Pathyā (पथ्या) is another name for “Abhayā” and is dealt with in the 15th-century Yogasārasaṅgraha (Yogasara-saṅgraha) by Vāsudeva: an unpublished Keralite work representing an Ayurvedic compendium of medicinal recipes. The Yogasārasaṃgraha [mentioning pathyā] deals with entire recipes in the route of administration, and thus deals with the knowledge of pharmacy (bhaiṣajya-kalpanā) which is a branch of pharmacology (dravyaguṇa).
Āyurveda (आयुर्वेद, ayurveda) is a branch of Indian science dealing with medicine, herbalism, taxology, anatomy, surgery, alchemy and related topics. Traditional practice of Āyurveda in ancient India dates back to at least the first millenium BC. Literature is commonly written in Sanskrit using various poetic metres.
Natyashastra (theatrics and dramaturgy)Source: Wisdom Library: Nāṭya-śāstra
1) Pāṭhya (पाठ्य) refers to the “recitative” of a dramatic play. According to the Nāṭyaśāstra 1.17-18, when Brahmā created the Nāṭyaveda he took pāṭhya (recitative) from the Ṛgveda. The term is used throughout nāṭyaśāstra literature.
2a) Pathyā (पथ्या) refers to a type of syllabic metre (vṛtta), according to the Nāṭyaśāstra chapter 16. Pathyā falls in the Anuṣṭup (Anuṣṭubh) class of chandas (rhythm-type), which implies that verses constructed with this metre have four pādas (‘foot’ or ‘quarter-verse’) containing eighteen syllables each.Source: archive.org: Natya Shastra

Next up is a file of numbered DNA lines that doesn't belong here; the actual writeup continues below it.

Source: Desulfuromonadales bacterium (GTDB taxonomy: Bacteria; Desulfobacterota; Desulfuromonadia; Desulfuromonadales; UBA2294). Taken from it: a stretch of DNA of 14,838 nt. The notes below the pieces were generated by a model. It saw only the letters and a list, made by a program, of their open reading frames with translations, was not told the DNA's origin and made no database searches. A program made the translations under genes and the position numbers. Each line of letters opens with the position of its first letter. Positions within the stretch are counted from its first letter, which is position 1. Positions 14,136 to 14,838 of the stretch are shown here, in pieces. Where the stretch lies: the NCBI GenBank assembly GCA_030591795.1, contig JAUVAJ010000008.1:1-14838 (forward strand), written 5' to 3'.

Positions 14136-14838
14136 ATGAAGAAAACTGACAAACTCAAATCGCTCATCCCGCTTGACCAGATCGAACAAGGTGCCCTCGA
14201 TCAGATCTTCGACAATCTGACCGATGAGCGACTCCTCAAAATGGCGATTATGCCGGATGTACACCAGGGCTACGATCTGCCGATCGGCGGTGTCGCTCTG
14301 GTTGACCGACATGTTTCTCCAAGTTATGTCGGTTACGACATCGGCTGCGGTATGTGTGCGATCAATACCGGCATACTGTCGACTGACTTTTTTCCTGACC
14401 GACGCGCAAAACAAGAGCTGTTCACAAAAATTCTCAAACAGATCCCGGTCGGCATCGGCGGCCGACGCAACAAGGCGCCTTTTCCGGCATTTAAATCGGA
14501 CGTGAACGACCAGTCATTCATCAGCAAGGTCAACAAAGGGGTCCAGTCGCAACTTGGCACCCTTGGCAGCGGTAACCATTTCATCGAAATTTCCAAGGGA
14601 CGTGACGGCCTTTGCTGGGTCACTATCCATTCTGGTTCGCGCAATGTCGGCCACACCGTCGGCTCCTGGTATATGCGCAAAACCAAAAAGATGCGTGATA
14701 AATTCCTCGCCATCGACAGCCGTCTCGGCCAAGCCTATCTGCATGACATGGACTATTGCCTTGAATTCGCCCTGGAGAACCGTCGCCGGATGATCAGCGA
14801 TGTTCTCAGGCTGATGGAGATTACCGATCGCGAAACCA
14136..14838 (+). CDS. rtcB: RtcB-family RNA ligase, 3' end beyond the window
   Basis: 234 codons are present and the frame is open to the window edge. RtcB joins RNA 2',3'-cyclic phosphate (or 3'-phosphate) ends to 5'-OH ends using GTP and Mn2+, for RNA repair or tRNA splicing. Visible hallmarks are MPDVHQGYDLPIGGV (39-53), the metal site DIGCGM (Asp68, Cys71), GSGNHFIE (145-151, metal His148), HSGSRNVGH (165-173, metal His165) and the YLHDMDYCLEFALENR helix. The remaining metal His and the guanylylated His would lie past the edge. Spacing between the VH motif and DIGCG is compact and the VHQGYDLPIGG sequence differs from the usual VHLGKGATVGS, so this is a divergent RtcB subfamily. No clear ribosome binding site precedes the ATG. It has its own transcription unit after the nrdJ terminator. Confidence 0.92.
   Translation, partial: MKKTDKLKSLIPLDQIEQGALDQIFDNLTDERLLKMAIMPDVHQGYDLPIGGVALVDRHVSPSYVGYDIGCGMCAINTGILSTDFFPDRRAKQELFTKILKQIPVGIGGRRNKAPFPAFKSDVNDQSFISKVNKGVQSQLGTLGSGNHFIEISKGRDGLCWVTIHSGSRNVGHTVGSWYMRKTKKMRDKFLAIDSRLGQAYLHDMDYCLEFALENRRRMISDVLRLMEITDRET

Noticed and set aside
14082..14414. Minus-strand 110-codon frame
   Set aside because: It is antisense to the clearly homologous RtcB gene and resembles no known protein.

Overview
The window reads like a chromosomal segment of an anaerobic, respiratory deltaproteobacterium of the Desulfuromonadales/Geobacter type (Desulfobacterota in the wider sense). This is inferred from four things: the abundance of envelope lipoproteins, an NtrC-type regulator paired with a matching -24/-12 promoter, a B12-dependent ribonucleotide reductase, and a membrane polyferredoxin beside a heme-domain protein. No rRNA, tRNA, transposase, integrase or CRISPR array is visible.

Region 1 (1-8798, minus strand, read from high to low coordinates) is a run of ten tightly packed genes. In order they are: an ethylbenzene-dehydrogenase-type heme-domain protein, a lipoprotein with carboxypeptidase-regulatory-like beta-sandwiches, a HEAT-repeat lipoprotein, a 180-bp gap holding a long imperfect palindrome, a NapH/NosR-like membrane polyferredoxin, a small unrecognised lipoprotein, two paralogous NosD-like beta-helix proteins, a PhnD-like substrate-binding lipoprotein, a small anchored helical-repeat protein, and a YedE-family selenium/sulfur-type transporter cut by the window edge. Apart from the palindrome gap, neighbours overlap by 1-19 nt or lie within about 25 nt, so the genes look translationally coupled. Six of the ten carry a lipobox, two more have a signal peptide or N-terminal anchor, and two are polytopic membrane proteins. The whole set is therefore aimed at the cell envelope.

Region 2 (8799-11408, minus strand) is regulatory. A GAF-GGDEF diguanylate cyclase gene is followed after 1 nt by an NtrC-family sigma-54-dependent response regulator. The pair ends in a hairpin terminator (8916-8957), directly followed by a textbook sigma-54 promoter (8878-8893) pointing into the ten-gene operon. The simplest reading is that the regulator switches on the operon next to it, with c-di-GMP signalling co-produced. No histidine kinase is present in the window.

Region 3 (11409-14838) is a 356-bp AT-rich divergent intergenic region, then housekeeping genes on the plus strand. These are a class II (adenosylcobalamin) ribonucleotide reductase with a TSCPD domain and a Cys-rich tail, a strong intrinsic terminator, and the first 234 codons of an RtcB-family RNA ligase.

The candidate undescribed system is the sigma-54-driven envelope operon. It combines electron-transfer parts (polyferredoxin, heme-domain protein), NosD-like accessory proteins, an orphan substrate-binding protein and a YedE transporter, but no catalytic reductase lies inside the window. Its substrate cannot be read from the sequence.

The Recitation (pāṭhya) [in a play] is known to be of two kinds Sanskritic and Prakritic.
Natyashastra (नाट्यशास्त्र, nāṭyaśāstra) refers to both the ancient Indian tradition (śāstra) of performing arts, (nāṭya, e.g., theatrics, drama, dance, music), as well as the name of a Sanskrit work dealing with these subjects. It also teaches the rules for composing dramatic plays (nataka) and poetic works (kavya).
Purana and Itihasa (epic history)Source: archive.org: Puranic Encyclopedia
Pathya (पथ्य).—A great preceptor in the tradition of ancient Gurus. (See under Guruparamparā).Source: Cologne Digital Sanskrit Dictionaries: The Purana Index
1a) Pathya (पथ्य).—Learnt the Atharva Samhitā from a pupil of Sumantu; Kumuda and others were his disciples.*
- * Bhāgavata-purāṇa XII. 7. 1 and 2.
1b) A disciple of Kabandha; he had three disciples; Jājali (Jābāli, Viṣṇu-purāṇa), Kumulādi and Śaunaka.*
- * Brahmāṇḍa-purāṇa II. 35. 56, 59; Vāyu-purāṇa 61. 50; Viṣṇu-purāṇa III. 6. 9-11.
1c) Of Bhārgava gotra.*
- * Vāyu-purāṇa 65. 96.
2) Pathyā (पथ्या).—A daughter of Maru and wife of Atharva Angiras; father of 101 sons of whom were Ayāsya, Vāmadeva, Utathya, Uśiti, and Dhṛṣṇi.*
- * Brahmāṇḍa-purāṇa III. 1. 103-5; Vāyu-purāṇa 65. 98.
The Purana (पुराण, purāṇas) refers to Sanskrit literature preserving ancient India’s vast cultural history, including historical legends, religious ceremonies, various arts and sciences. The eighteen mahapuranas total over 400,000 shlokas (metrical couplets) and date to at least several centuries BCE.
Chandas (prosody, study of Sanskrit metres)Source: Shodhganga: a concise history of Sanskrit Chanda literature
1) Pathyā (पथ्या) is a type of mātrāvṛtta (quantitative verse) described in the Āryāprakaraṇa section of the second chapter of Kedārabhaṭṭa’s Vṛttaratnākara. The Vṛttaratnākara is considered as most popular work in Sanskrit prosody, because of its rich and number of commentaries. Kedārabhaṭṭa (C. 950-1050 C.E.) was a celebrated author in Sanskrit prosody.
2) Pathyā (पथ्या) refers to one of the 135 metres (chandas) mentioned by Nañjuṇḍa (1794-1868 C.E.) in his Vṛttaratnāvalī. Nañjuṇḍa was a poet of both Kannada and Sanskrit literature flourished in the court of the famous Kṛṣṇarāja Woḍeyar of Mysore. He introduces the names of these metres (eg., Pathyā) in 20 verses.